The European Commission has unveiled its “European Green Deal,” after taking hints on denomination from its American counterpart, the “Green New Deal.” While the legislation introduced in the US Congress remains fiction under a Republican executive and senate, the Brussels initiative will become law unless there is considerable opposition from EU member states.
Back in May, I had the pleasure to be a guest at an Austrian Economic Center event in Vienna, in which we discussed the policy outlook prior to the European elections. My prediction back then: more greens, more ecstatic green policies to come. The newly elected commission president Ursula von der Leyen has attempted to appease green forces in the European Parliament by dedicating herself to the environmentalist agenda, and as a result is now pursuing ambitious policy goals that she laid out in her candidature speech in Strasbourg.
The New Green Deal contains major implications for industry and consumers, including higher energy taxation, higher levies on shipping and aviation, higher road emissions duties, forcing companies to rethink recycling and repairing electronics, and making free trade deals more difficult to conclude.
These measures all deserve op-eds of their own, but for the sake of this one, let’s narrow it down.
Three takeaways from the proposed package of executive and legislative measures are important:
The Commission wants to introduce a carbon border tax.
The Commission wants to update the emissions targets for 2030.
The Commission wants to spend more money in an effort to “reinvest” (or to buy off member states).
The Carbon Border Tax
The main objective of this “border adjustment” is to prevent the relocation of carbon-intensive production to non-EU countries, a problem known as “carbon leakage.” When companies outsource production to avoid carbon costs, they shift their emissions abroad. That, claims the EU, reduces the effectiveness of EU climate policies. This is of exceptional concern to Brussels, as non-EU countries, such as those in the Balkans, as well as Moldova, Belarus, and Ukraine, could come to rival EU producers as a result. The logic is very European: first we curb our own business efficiency through regulation, then we call other countries unfair competitors.
This is hardly the first time that European leaders have restricted trade due to environmental concerns. It was the most notable reason why the Obama-era free trade agreement, the Transatlantic Trade and Investment Partnership (TTIP), was laid on ice, and why the bloc still does not have a free trade relationship with China. French president Emmanuel Macron is even threatening to block a trade arrangement with South American countries (called Mercosur) in the case that Brazil leaves the 2015 Paris Climate Accord.
Worse than politicizing its trade deals, von der Leyen will now extend its climate policy to non-EU members, effectively bullying the entire continent into zealous emissions targets. Especially for eastern European countries such as Ukraine, this is a true nightmare.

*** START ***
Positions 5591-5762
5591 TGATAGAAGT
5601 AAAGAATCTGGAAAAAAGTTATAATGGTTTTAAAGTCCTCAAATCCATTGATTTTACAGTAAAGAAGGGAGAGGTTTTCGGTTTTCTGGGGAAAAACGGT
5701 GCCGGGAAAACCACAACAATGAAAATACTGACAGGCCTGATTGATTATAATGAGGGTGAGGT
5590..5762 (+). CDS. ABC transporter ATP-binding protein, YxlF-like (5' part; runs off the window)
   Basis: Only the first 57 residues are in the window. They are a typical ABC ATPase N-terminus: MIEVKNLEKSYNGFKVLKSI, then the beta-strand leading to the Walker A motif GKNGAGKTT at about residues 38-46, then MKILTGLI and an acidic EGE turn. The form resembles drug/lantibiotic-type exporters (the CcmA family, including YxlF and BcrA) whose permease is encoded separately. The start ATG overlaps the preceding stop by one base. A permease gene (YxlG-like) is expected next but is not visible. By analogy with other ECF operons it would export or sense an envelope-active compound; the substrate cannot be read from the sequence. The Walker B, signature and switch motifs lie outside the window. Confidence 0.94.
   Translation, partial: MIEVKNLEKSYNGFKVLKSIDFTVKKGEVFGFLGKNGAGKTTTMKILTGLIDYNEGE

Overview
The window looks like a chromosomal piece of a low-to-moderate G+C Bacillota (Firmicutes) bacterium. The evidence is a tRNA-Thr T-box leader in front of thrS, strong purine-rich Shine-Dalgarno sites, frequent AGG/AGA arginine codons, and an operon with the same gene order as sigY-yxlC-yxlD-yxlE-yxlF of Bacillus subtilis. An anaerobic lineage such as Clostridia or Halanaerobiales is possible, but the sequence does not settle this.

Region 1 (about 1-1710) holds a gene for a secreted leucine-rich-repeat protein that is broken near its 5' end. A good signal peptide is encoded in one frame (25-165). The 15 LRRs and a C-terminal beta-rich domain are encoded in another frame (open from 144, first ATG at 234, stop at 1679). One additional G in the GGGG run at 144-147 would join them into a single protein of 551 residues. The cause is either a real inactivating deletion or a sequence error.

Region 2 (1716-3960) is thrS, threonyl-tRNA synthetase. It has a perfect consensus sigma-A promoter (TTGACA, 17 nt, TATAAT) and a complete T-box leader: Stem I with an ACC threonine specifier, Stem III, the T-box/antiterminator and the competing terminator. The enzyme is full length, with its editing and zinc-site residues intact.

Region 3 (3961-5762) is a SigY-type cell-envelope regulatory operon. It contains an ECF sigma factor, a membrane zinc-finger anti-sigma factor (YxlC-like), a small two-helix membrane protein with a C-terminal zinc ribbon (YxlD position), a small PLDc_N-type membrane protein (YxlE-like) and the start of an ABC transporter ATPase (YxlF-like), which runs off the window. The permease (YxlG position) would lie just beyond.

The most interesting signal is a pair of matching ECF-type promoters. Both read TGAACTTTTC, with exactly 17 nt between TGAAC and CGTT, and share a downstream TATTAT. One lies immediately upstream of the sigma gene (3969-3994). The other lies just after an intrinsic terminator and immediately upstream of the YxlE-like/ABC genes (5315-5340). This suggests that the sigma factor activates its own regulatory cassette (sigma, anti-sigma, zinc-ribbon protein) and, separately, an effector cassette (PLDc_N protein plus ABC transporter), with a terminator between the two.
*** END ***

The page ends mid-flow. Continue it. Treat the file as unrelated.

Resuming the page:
As expected, Europe’s journalists are sticking with the Commission’s rhetoric by calling it a carbon border tax. For my part, I call it politicized European protectionism.
Brussels is reportedly looking at a climate law that would set a target date of 2050 to achieve net-zero emissions, and a plan to boost the bloc’s 2030 target for emissions cuts from a reduction of at least 40 percent to between 50 and 55 percent compared to 1990 levels. The Commission plans to present it by March 2020. The target update is only an argument for legitimizing harsher legislative measures. Once passed, you’ll the European Parliament say that new and costly emissions restrictions are “in line with EU climate targets.”
The good news for the Commission is that its climate law will not require unanimity voting in the European Council but only a qualified majority. That said, Poland, Hungary, and the Czech Republic are currently withholding their consent.
Increasing ambitions to a 55 percent emissions cut will likely find a majority in the Parliament, and in the Council eight countries have said they support that target. The question is whether opponents can rally a workable opposition.
That leads us to the crux of the issue.
The Climate Cash Grab
Commission president von der Leyen has already proposed a financial package called the Just Transition Fund, which will support regions in their transition away from fossil fuels. However, the current climate targets already necessitate
€260 billion in additional annual investment, meaning that the updated targets will need even more funding. At the moment, the Just Transition Fund is rumored to be included in the EU budget for 2021–27 and is expected to raise €100 billion in investments. It remains a mystery who exactly will privately invest (at their own risk) in inefficient windmills and solar panels.
One thing is certain: a cash grab of this size can certainly attract the interests of central European nations that are currently hesitant to join in. That said, Germany and the Netherlands are favoring limited budgetary ambitions.
It is the ultimate mix of climate ideology and spending extravaganza. Since Brussels has a tendency to get the answer wrong every time, I am confident that we’ll get the worst of both.